Courtney Eckhardt, Heroku
"Organizations which design systems ... are constrained to produce designs which are copies of the communication structures of these organizations” --Melvin Conway, in 1968
“How should we handle operations?” is one of the major issues in our industry right now. We’ve mostly agreed that consigning people to ops roles with no chance to develop more skills is bad, but the range of responses to this is wide and confusing. The proliferation of terms like DevOps, NoOps, and SRE are frustrating when we try to tell a potential employer what we can do or even when we just try to talk shop together. What we’ve done before isn’t working well, but what can we do instead, and how do we even talk about it?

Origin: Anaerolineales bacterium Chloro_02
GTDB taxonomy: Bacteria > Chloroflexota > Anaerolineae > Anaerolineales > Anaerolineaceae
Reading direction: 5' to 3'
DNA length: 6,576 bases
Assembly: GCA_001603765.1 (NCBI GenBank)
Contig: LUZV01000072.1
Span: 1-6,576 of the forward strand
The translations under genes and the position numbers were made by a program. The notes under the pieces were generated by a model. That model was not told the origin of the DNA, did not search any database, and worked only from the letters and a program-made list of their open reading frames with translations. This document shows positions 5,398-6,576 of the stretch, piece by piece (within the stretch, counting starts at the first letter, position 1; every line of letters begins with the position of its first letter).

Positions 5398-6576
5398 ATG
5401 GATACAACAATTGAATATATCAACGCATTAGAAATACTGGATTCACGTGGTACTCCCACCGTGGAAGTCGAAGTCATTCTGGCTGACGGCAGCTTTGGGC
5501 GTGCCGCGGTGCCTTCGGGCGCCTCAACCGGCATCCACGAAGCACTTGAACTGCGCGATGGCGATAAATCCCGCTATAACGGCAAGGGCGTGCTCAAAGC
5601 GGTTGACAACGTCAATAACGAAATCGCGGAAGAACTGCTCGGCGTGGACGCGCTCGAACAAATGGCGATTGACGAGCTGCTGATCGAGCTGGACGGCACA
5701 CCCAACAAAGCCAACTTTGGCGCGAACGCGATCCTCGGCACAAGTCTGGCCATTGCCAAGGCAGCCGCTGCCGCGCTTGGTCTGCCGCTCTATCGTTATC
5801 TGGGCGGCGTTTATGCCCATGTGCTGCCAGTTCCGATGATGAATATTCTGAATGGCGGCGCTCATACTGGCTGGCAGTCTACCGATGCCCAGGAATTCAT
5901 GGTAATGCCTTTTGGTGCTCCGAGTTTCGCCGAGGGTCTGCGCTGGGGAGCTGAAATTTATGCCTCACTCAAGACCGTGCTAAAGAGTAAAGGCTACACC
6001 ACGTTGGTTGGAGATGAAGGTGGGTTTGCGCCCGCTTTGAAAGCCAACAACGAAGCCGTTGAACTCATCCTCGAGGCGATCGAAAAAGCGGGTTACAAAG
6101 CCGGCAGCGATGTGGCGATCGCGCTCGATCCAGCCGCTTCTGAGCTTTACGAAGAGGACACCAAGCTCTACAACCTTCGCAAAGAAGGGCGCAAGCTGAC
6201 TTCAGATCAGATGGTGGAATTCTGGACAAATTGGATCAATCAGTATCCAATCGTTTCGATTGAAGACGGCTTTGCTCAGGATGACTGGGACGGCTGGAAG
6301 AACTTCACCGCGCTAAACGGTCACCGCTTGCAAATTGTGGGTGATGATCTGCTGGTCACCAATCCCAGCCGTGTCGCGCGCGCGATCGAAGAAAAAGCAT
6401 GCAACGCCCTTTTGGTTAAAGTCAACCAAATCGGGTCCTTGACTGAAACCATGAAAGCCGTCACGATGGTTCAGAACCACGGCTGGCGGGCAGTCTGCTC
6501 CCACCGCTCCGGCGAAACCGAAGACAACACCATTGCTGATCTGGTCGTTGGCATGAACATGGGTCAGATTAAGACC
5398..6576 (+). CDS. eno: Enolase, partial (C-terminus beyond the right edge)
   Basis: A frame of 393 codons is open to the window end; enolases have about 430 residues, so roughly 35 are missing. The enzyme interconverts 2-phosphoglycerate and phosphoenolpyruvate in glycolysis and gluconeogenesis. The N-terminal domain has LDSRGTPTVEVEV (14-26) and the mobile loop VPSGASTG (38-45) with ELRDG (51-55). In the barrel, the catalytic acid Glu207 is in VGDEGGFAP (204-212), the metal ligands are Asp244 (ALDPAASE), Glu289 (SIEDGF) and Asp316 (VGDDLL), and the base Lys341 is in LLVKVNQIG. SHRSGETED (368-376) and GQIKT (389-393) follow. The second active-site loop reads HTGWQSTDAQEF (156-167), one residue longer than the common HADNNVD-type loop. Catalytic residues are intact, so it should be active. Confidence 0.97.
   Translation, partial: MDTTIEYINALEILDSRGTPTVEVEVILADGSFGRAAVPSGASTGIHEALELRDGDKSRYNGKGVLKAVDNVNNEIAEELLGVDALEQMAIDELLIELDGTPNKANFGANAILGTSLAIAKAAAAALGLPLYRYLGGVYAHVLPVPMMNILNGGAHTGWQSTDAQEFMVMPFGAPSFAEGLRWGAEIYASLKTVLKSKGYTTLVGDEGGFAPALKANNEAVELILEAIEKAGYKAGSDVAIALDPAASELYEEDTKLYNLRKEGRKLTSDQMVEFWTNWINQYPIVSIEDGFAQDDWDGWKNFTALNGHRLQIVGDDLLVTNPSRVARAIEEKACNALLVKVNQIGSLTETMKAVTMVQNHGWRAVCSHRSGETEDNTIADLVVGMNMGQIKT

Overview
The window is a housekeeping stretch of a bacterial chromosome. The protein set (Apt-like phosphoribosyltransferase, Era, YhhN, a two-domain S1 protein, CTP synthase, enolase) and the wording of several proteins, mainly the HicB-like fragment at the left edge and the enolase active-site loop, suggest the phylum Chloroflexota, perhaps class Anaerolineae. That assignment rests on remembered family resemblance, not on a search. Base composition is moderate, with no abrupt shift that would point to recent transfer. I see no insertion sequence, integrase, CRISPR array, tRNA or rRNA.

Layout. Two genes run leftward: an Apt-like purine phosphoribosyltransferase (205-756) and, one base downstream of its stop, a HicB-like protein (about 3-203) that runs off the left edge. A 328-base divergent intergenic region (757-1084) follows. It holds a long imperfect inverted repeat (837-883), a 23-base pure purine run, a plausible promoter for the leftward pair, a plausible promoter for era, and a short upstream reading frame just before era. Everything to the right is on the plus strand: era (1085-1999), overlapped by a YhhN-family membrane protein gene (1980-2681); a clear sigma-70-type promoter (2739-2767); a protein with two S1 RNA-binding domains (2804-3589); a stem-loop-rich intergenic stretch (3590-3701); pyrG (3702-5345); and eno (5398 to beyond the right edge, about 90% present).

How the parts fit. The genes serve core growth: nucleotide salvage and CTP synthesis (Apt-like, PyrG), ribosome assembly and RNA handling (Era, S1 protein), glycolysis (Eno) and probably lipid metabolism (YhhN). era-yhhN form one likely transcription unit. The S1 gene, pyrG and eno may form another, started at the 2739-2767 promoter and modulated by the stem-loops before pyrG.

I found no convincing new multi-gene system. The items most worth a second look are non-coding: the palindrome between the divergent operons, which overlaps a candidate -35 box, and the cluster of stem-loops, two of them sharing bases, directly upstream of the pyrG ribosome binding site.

Heroku uses a Total Ownership model to address operational work. I’ll talk about what this means in practice (with examples), the benefits (clear relevance of your work, good feedback cycles, abolishing class hierarchies), the failure modes (pager fatigue, decentralization), and how we can make all jobs in our engineering organizations more humane and rewarding.
Courtney comes from a background in customer support and internet anti-abuse policy. She combines this human-focused experience with the principle of Conway’s Law and the work of Kathy Sierra and Don Norman into a wide-reaching and humane concept of operational reliability.
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